I have the 18-55 , 18-55 IS and the 17-55 . The 17-55 is the fastest [ especially in low light ] , then the 18-55 IS and then the 18-55 . The 7D focuses faster than the XTI - period .

There is a big difference between the AF speeds of the  180 , 70-200 , 135-400 and the 70-300

If you think there is no difference , try the new 40 mm 2.8 and the older 35 2.8 in low light  . If you see no difference - canon will probably pay big bucks for your camera .

Granted , some of the new lenses have different coatings that could slow down focusing and better focusing could take longer but I have found older lenses do better in manual anyway .

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Matt
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In reply to Sovern, Mar 23, 2013

I notice a big difference between Ring USM L lens AF and the AF of shitty lenses ...

AF speed depends on the AF motor in the lens and the amount of lenses it has to move over how much of a distance. Here is where primes may have an advantage...

For reasons that arent too clear to me, the body also affects lens speed. That said, if your body is the limiting factor then that may be why you dont see a difference

Sovern wrote:

Why is that I hear so much on this forum and other forums that more expensive lenses especially primes AF faster than cheaper lenses and the kit lens a long with other cheap but more than capable lenses are such a bad lens for AF speed?

I have one of Canon's fastest focusing lenses (Canon 85 1.8 USM) and the kit lens and they both AF at the speed speed no manner the lighting conditions.

I have also had the Tamon 17-50 2.8 and 50 1.8 in the past and have never felt a difference in AF speed between any of these lenses they all lock on focus very fast.

Is this "This lens has faster AF" a myth sort of like how people claim that their $2,000 prime is "sharper" than a $350 primes or zoom (myth in my opinion)?

From what I have read the AF focusing system built on the camera determines the AF speed and not the lens itself (besides cycling between MFD and infinity being a minor difference obviously).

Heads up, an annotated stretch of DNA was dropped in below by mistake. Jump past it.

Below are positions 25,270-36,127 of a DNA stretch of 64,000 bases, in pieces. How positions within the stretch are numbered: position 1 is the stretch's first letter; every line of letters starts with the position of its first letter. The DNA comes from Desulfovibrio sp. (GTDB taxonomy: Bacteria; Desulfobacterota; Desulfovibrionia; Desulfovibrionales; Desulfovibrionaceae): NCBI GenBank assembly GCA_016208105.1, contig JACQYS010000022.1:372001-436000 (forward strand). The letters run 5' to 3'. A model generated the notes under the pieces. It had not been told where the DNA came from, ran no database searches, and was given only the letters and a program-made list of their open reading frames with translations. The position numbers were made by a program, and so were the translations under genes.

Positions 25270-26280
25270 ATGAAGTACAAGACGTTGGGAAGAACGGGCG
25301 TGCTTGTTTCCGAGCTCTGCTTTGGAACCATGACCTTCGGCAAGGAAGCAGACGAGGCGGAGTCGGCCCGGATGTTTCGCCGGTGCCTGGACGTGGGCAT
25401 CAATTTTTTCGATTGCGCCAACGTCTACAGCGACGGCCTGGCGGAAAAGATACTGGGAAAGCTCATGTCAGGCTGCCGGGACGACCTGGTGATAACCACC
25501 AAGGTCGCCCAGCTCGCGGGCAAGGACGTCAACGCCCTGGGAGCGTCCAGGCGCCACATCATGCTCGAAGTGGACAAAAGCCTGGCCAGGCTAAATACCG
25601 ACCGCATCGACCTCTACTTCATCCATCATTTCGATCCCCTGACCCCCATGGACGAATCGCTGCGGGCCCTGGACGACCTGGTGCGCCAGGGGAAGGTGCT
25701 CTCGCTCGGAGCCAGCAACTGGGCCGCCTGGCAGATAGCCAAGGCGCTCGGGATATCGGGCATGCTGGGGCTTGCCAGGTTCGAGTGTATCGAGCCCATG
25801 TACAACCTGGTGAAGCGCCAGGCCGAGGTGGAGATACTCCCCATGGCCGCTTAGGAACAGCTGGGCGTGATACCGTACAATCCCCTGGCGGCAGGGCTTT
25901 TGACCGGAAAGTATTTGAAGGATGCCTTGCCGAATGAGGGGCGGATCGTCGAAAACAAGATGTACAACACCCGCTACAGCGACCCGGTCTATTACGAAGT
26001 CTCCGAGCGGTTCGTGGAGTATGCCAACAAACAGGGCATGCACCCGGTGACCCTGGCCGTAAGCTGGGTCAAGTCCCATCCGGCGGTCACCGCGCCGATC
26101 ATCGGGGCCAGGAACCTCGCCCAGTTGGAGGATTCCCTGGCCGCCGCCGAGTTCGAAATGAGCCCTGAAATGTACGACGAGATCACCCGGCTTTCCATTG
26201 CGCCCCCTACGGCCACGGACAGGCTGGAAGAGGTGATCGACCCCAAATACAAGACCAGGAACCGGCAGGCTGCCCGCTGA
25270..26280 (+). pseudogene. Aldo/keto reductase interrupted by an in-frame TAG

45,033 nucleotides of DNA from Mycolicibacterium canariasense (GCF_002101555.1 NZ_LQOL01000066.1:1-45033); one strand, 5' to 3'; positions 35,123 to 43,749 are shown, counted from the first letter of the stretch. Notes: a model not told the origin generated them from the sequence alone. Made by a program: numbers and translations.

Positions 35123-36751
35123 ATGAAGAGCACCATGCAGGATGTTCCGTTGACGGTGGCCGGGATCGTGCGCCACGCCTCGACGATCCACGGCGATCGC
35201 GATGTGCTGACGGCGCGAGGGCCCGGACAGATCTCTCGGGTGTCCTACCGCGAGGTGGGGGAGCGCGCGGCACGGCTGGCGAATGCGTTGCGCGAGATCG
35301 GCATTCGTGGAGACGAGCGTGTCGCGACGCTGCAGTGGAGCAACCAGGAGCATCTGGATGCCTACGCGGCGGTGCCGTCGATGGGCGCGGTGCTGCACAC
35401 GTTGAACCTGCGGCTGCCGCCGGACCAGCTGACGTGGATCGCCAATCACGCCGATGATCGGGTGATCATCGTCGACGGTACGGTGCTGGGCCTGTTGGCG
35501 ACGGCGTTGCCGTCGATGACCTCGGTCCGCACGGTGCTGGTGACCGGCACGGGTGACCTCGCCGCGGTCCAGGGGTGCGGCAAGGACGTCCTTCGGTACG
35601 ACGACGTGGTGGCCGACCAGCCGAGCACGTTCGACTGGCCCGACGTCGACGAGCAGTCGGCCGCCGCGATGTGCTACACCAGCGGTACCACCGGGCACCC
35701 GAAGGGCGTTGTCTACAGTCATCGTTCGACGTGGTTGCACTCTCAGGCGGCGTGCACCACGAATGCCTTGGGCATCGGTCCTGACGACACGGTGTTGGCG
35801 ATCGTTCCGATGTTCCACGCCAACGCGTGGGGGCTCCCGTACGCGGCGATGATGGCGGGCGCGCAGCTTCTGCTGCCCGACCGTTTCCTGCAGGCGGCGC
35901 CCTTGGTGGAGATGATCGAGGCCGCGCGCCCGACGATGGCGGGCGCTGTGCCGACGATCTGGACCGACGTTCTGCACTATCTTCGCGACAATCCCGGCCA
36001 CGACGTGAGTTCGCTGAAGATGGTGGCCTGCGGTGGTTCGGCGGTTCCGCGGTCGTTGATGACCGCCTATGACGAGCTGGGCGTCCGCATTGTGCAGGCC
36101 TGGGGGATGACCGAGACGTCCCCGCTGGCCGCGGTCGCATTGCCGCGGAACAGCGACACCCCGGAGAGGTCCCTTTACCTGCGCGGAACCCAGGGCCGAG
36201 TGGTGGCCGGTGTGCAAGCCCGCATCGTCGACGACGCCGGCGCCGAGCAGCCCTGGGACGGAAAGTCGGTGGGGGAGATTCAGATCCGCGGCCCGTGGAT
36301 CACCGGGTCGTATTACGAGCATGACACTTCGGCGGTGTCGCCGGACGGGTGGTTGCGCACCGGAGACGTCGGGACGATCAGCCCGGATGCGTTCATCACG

Whats your take on it?

Personally I'm not convinced.

I believe from my own personal experience that the body determines AF speed as my 40D AF's faster than my xsi but all of my lenses AF just as fast/precisely no manner the lighting conditions from my own experience using them myself.

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Limburger
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Re: Busting the Lens dictates Focus Speed Myth
In reply to Sovern, Mar 23, 2013

Sovern wrote:

Why is that I hear so much on this forum and other forums that more expensive lenses especially primes AF faster than cheaper lenses and the kit lens a long with other cheap but more than capable lenses are such a bad lens for AF speed?

I have one of Canon's fastest focusing lenses (Canon 85 1.8 USM) and the kit lens and they both AF at the speed speed no manner the lighting conditions.

I have also had the Tamon 17-50 2.8 and 50 1.8 in the past and have never felt a difference in AF speed between any of these lenses they all lock on focus very fast.

Is this "This lens has faster AF" a myth sort of like how people claim that their $2,000 prime is "sharper" than a $350 primes or zoom (myth in my opinion)?

From what I have read the AF focusing system built on the camera determines the AF speed and not the lens itself (besides cycling between MFD and infinity being a minor difference obviously).

Whats your take on it?

My 50mm 1.8 mkII is slow and my 15-85 is much faster, so in this comparison the lens is decisive.

Personally I'm not convinced.

It's a combination of body and lens.

I believe from my own personal experience that the body determines AF speed as my 40D AF's faster than my xsi but all of my lenses AF just as fast/precisely no manner the lighting conditions from my own experience using them myself.

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brian1366
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Re: Busting the Lens dictates Focus Speed Myth